FILE - In this Oct. 10, 2012 file photo, Abigail Fisher, right, who sued the University of Texas, walks outside the Supreme Court in Washington. The Supreme Court has sent a Texas case on race-based college admissions back to a lower court for another look. The court's 7-1 decision Monday leaves unsettled many of the basic questions about the continued use of race as a factor in college admissions. (AP Photo/Susan Walsh, File)
WASHINGTON (AP) -- For now, affirmative action in college admissions can still survive the scrutiny of the Supreme Court.
In a ruling that avoided some difficult constitutional issues, the justices said a court may approve the use of race as a factor in admissions -- but only after it concludes that "no workable race-neutral alternatives would produce the educational benefits of diversity."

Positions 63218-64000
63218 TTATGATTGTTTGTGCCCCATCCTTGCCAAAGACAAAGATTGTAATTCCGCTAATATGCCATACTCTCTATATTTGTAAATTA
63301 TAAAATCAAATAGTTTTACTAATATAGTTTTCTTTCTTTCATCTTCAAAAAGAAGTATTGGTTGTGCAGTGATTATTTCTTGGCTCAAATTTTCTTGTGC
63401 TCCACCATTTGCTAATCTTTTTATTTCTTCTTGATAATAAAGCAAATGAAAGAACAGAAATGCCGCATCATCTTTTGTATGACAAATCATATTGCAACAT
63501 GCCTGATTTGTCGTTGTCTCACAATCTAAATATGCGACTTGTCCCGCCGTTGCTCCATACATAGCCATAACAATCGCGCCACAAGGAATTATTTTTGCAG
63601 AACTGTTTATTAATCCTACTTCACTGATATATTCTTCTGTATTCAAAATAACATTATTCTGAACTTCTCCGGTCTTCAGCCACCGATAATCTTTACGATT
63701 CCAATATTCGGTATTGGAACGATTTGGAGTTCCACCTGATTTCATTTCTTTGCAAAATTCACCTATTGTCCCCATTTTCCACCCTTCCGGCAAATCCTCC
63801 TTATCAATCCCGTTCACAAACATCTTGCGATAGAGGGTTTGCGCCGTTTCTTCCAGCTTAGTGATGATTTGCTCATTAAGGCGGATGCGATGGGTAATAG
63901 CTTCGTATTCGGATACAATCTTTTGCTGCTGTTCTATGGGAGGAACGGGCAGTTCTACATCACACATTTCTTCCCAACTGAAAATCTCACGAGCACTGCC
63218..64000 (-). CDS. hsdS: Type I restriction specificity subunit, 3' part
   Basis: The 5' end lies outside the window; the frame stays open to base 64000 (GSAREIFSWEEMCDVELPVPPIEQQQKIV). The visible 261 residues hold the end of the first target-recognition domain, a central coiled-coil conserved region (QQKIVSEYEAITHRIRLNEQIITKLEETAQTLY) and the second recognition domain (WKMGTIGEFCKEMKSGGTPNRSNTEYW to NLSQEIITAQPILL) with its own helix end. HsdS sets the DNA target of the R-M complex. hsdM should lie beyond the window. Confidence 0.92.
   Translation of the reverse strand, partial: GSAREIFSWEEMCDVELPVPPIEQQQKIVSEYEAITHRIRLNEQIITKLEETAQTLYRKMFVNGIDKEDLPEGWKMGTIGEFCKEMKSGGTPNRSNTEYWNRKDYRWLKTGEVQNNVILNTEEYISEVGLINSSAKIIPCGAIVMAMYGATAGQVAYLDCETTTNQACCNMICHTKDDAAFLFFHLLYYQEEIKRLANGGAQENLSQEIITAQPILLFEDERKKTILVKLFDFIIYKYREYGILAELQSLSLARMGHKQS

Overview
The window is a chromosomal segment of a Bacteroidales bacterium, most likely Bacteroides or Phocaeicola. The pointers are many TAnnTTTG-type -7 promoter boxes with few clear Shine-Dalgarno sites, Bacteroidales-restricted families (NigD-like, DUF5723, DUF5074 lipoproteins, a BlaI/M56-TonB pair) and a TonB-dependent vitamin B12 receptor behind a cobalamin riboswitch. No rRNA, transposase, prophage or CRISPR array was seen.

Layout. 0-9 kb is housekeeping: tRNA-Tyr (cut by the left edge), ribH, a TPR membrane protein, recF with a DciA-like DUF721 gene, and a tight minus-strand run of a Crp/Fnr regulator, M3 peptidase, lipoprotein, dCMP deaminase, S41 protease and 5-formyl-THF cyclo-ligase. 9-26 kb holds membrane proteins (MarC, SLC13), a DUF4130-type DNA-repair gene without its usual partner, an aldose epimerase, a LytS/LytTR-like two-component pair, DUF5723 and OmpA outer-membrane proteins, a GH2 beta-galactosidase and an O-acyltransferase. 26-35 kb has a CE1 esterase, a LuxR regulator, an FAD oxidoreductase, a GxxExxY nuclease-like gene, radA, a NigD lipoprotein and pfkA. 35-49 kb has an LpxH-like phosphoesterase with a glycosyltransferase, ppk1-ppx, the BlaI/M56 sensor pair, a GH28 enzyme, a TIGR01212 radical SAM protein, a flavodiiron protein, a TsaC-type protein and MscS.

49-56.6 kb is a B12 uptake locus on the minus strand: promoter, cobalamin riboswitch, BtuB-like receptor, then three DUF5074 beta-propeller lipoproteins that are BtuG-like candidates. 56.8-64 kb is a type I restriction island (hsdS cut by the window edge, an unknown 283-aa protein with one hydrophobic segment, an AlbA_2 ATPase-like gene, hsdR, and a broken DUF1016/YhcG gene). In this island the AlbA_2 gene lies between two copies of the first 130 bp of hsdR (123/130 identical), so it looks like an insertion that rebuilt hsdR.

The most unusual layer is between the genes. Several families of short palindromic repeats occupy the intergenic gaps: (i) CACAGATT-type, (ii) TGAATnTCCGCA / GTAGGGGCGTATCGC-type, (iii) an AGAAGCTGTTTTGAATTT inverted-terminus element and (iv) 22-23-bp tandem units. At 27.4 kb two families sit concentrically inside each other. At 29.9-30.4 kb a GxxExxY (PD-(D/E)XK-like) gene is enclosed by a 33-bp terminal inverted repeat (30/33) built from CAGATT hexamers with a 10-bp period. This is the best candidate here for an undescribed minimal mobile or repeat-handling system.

The decision didn't question the underpinnings of affirmative action, which the court last reaffirmed a decade ago.
The high court ordered the federal appeals court in New Orleans to take another look at the case of Abigail Fisher. She's a white Texan who wasn't offered a spot at the University of Texas in Austin in 2008. She has since received a degree from Louisiana State.
The justices said the appeals court didn't apply the highest level of judicial scrutiny when it upheld a Texas plan that uses race as one among many factors in admitting about a quarter of the university's incoming freshmen.
The school gives the bulk of the slots to Texans who are admitted based on their high school class rank, without regard to race.